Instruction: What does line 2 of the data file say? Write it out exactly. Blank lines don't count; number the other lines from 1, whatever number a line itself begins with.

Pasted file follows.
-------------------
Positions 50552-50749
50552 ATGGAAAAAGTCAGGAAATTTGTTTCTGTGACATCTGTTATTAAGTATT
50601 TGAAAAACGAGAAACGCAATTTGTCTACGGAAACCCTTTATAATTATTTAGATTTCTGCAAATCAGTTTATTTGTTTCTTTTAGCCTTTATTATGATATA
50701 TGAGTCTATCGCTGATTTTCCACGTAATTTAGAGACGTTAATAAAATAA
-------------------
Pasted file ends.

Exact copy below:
50552 ATGGAAAAAGTCAGGAAATTTGTTTCTGTGACATCTGTTATTAAGTATT